Flight Wings of Kindness- By Alumna Laura Staley
Flight Wings of Kindness
Strengthening Our Connections to One Another
by Alumna Laura Staley
I board a plane for a flight to Los Angeles from Columbus, with a stop in Las Vegas. I take the middle seat next to a man sitting by the window, and a young college-aged woman takes the aisle seat. I look up and notice in the aisle a man and woman who seem distressed. “I really must sit with my wife,” the man says, looking concerned and glancing around at all the passengers. He repeats this request two more times. The woman sitting next to me unbuckles, gets up, and moves to a seat in the back of the plane. I get up and move too, quickly finding an aisle seat on the other side, a row behind them.
The man looks at me with utter relief. “Thank you so much, Miss.” The fact that he addresses me as “Miss” fills my heart with such joy that I hardly process his gratitude, because it’s been years since anyone has referred to me as “Miss.” It was no big deal to move; I’m traveling alone.
During the four-hour flight, I glance over several times and notice that the man keeps his arm around his wife the entire flight. They cuddle while watching a movie on a phone he holds in his right hand. My heart fills with warmth as I witness this loving interaction. I feel happy that the young woman and I moved so they could have this experience.
Once I’m off the plane in Las Vegas, I make a beeline for the terminal where the gate for the flight to Los Angeles is located. I’m focused and intentional, hardly noticing anything except the signs guiding me to Terminal C. Arriving with plenty of time to spare, I see a Jamba Juice with no line. I place an order and hear a man’s voice behind me. “May we please pay for your drink, Miss?” I turn around to see this couple glowing at me. I’m almost speechless, with tears in my eyes.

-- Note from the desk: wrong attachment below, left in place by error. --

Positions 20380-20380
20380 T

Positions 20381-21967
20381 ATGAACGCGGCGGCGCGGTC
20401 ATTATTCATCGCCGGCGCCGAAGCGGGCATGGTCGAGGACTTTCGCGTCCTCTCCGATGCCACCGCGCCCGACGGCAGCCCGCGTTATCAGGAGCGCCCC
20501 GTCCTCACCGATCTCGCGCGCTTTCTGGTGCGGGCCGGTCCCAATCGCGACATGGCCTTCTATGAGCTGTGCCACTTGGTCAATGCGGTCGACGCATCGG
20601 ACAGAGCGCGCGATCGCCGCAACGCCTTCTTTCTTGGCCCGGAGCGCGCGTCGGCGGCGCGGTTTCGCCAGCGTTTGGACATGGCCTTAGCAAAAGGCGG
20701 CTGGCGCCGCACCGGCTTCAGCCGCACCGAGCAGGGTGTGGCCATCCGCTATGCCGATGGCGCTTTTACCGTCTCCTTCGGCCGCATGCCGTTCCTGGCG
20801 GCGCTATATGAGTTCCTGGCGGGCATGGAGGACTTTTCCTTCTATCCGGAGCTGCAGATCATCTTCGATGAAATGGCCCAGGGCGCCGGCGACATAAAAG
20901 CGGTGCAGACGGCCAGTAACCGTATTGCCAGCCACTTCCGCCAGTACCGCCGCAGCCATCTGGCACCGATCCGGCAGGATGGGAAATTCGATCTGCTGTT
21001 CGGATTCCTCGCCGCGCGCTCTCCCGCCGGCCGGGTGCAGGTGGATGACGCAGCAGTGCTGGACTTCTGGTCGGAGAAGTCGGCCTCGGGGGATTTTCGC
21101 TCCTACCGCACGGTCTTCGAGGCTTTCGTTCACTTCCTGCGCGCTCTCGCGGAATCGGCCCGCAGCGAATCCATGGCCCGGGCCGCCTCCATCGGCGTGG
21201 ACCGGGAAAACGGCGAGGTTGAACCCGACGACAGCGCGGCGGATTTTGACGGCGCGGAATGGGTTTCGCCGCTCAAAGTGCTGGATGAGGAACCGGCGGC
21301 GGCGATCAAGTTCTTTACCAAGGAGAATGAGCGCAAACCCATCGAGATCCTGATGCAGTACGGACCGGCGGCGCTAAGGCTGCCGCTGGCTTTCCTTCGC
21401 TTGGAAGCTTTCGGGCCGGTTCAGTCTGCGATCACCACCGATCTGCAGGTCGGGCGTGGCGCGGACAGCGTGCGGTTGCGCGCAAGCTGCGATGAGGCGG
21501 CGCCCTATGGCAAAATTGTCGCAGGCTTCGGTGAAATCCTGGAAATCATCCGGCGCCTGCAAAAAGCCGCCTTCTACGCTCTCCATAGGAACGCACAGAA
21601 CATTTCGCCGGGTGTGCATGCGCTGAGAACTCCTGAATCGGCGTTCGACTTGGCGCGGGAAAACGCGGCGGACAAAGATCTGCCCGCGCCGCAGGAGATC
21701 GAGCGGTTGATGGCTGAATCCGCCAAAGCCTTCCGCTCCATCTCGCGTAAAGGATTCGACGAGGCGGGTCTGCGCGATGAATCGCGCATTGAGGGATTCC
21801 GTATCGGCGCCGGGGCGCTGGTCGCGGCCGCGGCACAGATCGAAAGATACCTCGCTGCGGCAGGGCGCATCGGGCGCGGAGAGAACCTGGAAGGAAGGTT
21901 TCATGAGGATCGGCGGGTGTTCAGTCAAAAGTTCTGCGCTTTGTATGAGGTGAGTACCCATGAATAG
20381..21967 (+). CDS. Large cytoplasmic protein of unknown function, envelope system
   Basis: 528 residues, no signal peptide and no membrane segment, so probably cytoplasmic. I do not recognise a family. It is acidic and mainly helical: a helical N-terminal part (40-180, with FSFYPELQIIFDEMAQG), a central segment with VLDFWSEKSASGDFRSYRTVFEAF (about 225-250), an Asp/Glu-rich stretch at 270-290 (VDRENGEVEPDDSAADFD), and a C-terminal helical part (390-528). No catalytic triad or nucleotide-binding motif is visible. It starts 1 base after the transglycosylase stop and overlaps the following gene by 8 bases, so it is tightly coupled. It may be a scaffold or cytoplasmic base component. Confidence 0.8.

“That is so sweet and yes, you may. That is so kind of you!”
“We want to thank you so much for giving up your seat so we could sit together. We recently got married, and this was our first plane ride together.”
“Oh, congratulations! That’s so wonderful!”
We hug each other and chat some more. We exchange business cards and the man takes mine and says to his wife, “She’s a feng shui consultant!” He knows how I help people! My fruit smoothie shows up on the counter and I thank them again, take it, and make my way to the black vinyl and stainless steel chairs at the gate. I’m so moved I almost cry. I think about how he called me “Miss” twice and it thrills me. I also have two revelations about my life in relation to the many kind strangers I have encountered: I love people, and I’m never alone in the world!
I remember Wayne Dyer talking about looking for opportunities every day to help someone, a practice he offered as a way to begin to reach beyond the ordinary and into the extraordinariness of life. It heartens me to think every day about the subtle flow of generous giving and gracious receiving happening between many people in the small moments of human interaction.
Scientists now know that giving, receiving, or even witnessing an act of kindness strengthens the immune system and increases serotonin, a neurotransmitter that regulates mood in the brain. This is great news for all of us. It can create a ripple effect, as people feel better after such interactions and choose to pay it forward. In this larger context, acts of kindness can be a path to wellness for the community. We don’t need to wait for natural disasters or human tragedies to connect with others with presence, kindness, and awareness. There’s positive energy and majesty in gentleness and simple acts of human compassion, and everyone benefits.
Here are some ideas of caring ways to strengthen your connections to others:
- Open a door for someone.
- Place coins by a parking meter.
- Pick up trash in your neighborhood.
- Ask if you can help a person who seems to be struggling with his or her groceries.
- Allow someone to open a door for you, especially if your hands are full.
- When people compliment you, thank them.
- Ask a parent with young children if you can help, or offer words of compassion and kindness, especially if she or he seems to be having a difficult time. Parenting young children can be a really challenging job.
- Roll a neighbor’s trash bin to the place it is kept on non-trash days.
- Be kind and patient with all the people who support the flow of your life, including clerks, cashiers, and colleagues.
- If you are in a bad mood, consider performing an act of kindness, because it has an excellent chance of shifting your mood in a positive direction.